Blog Post No. 209
Commercial Market Challenges, Savvy First-Time Buyers, MDR Relief – 7th Nov Property Bulletin
The British commercial property industry, valued at £1.3 trillion, is facing a precipitous decline, transitioning from a gold standard to a precarious situation akin to a house of cards.
This transformation is exemplified by the struggles of GlaxoSmithKline (GSK), which constructed a lavish headquarters in 2002, only to find itself unable to recover even a quarter of the construction cost when attempting to sell the property for £70m to £80m in 2021. This situation is fueling concerns of a severe commercial property market crash, with offices being particularly vulnerable.
The market is contending with several challenges, including shifts in post-pandemic working patterns, rising interest rates, and the substantial costs associated with new green regulations. These factors are driving experts to predict a significant correction in property prices, with office buildings expected to bear the brunt of the impact.
Analysts like Citi’s Aaron Guy have made bearish predictions, with forecasts of a nearly 40% drop in London office values over the next two to three years, along with a nearly 50% decrease in rents. While office values have already fallen in London, there is still a significant gap between perceived asset values and what buyers are willing to pay.
The situation is reminiscent of the 2008 financial crisis when credit agencies failed to identify flaws in mortgage-backed securities. Currently, valuations in the UK commercial property market are determined through discussions between owners, auditors, and valuation agents. Many property owners are hoping to ride out the correction until values rebound, as substantial writedowns can have a domino effect, affecting banks’ loan books.
Signs of trouble in the commercial property market began with property funds being gated as large asset managers restricted withdrawals, and this trend has continued. A lack of investor interest, coupled with rising interest rates and falling property values, has led to dwindling investment in the sector.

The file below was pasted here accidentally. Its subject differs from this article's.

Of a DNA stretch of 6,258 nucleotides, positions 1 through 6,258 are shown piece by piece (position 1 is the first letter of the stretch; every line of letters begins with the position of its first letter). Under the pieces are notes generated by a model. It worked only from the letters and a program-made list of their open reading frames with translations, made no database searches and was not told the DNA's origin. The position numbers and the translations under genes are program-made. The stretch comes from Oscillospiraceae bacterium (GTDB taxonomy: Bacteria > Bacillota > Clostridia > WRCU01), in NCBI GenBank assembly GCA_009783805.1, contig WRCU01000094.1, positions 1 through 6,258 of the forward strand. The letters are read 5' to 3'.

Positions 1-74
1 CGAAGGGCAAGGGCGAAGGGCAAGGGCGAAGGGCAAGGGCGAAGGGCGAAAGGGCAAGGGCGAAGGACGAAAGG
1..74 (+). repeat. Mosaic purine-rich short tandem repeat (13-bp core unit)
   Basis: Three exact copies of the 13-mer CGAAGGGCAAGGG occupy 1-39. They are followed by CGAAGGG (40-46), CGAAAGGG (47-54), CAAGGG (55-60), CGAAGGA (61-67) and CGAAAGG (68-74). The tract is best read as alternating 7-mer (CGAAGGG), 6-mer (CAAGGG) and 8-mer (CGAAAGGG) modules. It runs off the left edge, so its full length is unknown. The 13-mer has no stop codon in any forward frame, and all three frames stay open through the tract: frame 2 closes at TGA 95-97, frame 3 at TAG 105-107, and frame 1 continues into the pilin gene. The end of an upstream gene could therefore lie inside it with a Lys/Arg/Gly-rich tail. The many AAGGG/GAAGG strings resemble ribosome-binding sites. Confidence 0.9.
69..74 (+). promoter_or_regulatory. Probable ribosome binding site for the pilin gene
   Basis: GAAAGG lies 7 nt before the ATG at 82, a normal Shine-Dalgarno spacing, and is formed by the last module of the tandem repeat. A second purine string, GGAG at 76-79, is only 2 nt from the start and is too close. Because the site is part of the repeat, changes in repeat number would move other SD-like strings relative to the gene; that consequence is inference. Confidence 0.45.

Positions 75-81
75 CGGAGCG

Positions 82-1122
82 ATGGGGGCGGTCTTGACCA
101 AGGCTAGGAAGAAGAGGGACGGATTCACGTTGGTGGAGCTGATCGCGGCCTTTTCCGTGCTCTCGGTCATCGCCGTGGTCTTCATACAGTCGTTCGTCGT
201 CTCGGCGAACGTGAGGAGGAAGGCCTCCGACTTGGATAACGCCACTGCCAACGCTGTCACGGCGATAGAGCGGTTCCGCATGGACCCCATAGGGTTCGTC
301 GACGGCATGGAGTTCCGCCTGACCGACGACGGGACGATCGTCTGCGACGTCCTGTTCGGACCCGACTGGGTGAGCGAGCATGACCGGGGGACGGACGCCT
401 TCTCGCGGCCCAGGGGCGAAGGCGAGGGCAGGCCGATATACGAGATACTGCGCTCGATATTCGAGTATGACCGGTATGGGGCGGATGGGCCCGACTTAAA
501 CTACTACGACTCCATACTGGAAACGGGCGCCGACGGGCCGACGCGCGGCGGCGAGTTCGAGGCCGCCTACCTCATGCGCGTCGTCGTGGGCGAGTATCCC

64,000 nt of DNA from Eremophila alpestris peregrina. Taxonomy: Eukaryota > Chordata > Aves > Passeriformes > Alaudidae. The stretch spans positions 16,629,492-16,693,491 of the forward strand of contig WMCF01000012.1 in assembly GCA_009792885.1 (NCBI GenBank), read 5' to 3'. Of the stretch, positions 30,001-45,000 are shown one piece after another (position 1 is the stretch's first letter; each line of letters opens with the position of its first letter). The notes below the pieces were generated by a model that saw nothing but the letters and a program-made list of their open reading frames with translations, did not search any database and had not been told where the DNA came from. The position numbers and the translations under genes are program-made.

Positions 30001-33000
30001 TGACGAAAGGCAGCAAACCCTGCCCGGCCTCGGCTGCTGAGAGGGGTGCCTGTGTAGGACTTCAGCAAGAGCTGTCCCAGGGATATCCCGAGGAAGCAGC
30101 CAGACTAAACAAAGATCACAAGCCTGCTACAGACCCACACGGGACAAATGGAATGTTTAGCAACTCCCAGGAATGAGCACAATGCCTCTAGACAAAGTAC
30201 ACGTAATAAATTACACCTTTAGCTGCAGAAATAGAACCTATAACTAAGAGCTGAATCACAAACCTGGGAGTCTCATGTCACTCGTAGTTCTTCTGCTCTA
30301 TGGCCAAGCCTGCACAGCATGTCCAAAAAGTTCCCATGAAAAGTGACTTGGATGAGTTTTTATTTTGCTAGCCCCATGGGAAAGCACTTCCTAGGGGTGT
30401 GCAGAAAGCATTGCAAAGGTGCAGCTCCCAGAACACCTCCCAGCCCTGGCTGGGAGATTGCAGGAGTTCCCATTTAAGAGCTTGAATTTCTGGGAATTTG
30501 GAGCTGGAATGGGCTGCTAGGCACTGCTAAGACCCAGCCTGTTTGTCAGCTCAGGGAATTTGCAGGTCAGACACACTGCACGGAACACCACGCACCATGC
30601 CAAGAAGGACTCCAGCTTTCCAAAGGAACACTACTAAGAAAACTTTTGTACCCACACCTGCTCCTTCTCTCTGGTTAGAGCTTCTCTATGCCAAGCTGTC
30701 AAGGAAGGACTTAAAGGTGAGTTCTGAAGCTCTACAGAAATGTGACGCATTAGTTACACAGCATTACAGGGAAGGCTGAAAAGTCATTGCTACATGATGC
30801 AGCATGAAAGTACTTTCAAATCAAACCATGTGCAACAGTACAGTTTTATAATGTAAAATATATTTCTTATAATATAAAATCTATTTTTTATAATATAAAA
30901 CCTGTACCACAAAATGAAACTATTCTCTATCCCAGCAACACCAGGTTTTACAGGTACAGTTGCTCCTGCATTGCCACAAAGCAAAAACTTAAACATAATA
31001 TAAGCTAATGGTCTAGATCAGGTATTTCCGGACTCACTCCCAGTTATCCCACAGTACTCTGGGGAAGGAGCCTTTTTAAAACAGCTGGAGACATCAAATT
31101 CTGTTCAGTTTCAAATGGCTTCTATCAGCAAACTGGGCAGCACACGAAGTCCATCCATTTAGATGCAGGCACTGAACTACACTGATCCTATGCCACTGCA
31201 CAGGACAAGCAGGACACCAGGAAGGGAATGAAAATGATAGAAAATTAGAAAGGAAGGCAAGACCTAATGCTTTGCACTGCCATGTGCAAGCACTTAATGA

The shift in working patterns post-pandemic, with declining office occupancy rates and companies seeking proximity to major transport hubs, has further exposed the vulnerability of office spaces. Large companies are prepared to pay a premium to be located near these hubs, potentially leading to the abandonment of less desirable areas.
Additionally, the credit markets face challenges as lending tightens, with a substantial amount of commercial real estate loans needing refinancing. Potential valuation falls and reduced lending volumes could result in a funding gap of as much as £37 billion.
While the Bank of England suggests that a commercial property downturn may not threaten financial stability as it did in the US housing crisis, the impact will still be widespread. UK pension funds have investments in property assets ranging from 2% to 6%, with a significant proportion of the country’s pension fund market tied up in real estate.
Furthermore, the ownership of commercial property in the UK is highly fragmented, with many middle-class individuals investing in the market, partly due to changes in buy-to-let taxation. Large companies are looking to shed these properties from their balance sheets by selling them to pension buyout vehicles, potentially leading to a significant sell-off. However, few of these insurers are keen on holding illiquid commercial real estate assets.